The additional funding is made up by the capital markets through bank loans, bond sales, stock sales or by direct investments in individual projects. Rarely does the industry have access to enough capital to fund all of the possible exploration and development projects. Companies have to prioritize, resulting in the less attractive projects not getting done.
Since the “Great Recession,” Capital Rationing has not been the norm for the oil and gas industry. The lust for income-producing assets, combined with the notion that the oil and gas business was no longer risky due to the statistical certainty of success in most shale plays, led to a huge increase in capital available to the industry.
Over the last eight years, total debt in the oil and gas sector has increased materially. Since 2002, total corporate bonds outstanding has increased over fourfold.
Debt and Leverage Increase in Energy Sector
There has also been significant growth in bank loans to oil companies with $1.6 trillion in syndicated loans as of 2014, up from $600 billion in 2006. (BIS Quarterly Review, March 2015). Total capital raised by the major oil and gas private equity funds has increased over tenfold, from $3 billion in 2001 to over $30 billion in 2014.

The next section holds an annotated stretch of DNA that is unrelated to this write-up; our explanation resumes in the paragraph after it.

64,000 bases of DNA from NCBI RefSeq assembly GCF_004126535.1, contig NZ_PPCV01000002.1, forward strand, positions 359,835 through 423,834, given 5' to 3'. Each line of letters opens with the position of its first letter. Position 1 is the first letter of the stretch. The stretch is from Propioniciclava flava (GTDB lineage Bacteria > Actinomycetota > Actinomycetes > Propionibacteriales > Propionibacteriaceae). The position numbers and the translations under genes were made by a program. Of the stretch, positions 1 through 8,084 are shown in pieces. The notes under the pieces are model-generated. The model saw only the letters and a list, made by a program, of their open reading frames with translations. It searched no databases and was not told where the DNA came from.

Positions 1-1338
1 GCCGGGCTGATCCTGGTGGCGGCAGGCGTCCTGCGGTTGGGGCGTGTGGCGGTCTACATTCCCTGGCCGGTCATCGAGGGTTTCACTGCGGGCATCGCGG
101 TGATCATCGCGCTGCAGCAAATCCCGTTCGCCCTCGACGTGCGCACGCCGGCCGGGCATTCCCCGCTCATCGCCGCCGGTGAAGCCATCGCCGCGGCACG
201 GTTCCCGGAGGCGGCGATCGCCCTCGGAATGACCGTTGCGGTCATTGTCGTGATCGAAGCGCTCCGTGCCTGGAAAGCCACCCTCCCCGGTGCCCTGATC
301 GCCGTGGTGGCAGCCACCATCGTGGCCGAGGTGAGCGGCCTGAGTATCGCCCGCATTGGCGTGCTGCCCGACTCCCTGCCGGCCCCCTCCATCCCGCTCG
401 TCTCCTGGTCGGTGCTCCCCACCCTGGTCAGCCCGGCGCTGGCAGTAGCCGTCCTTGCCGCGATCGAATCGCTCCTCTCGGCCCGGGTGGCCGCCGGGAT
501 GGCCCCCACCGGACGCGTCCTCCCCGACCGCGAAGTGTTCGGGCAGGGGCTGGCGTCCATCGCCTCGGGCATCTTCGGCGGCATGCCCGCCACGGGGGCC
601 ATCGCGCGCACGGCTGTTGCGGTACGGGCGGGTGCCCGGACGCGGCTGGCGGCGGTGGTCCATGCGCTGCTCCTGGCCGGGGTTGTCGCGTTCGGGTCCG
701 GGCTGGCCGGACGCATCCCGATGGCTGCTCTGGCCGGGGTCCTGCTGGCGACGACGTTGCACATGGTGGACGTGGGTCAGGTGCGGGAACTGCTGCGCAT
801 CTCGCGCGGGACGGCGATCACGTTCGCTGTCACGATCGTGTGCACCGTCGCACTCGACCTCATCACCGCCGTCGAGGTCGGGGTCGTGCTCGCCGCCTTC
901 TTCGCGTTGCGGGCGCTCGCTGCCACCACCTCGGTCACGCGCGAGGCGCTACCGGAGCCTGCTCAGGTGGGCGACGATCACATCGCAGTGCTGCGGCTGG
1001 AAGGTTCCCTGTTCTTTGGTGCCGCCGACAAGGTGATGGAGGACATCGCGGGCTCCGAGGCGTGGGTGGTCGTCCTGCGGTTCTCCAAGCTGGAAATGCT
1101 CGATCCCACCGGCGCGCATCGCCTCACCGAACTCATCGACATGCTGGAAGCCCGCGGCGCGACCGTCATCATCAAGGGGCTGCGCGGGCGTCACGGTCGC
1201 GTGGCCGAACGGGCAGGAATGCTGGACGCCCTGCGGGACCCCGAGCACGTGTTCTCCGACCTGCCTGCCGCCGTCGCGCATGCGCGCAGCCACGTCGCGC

Energy Private Equity Fund Growth: 2001-2004
Source: Sage Road Capital presentation to IPAA Private Capital Conference, January 2015
In addition to the growth in debt outstanding and private equity capital growth is record stock issuance by upstream producers in Q1 2015 amounting to $10.8 billion.
Upstream Equity Issuances by Quarter
($ in billions)
Source: Tudor Pickering Holt & Co. presentation at DUG Bakken/Niobrara, April 2015
The confidence during the recent investment frenzy was fueled by the belief by many that oil prices could not fall below a certain level. The rationale of some was that the Middle Eastern sheiks needed a certain wellhead price to support their populace. Others reasoned that since the new North American oil plays were so expensive, prices had to stay at a level that made those projects profitable. But none of this has proven correct. Only two factors determine the daily wellhead price of oil: supply and demand. The oil supply increased and oil demand growth slowed.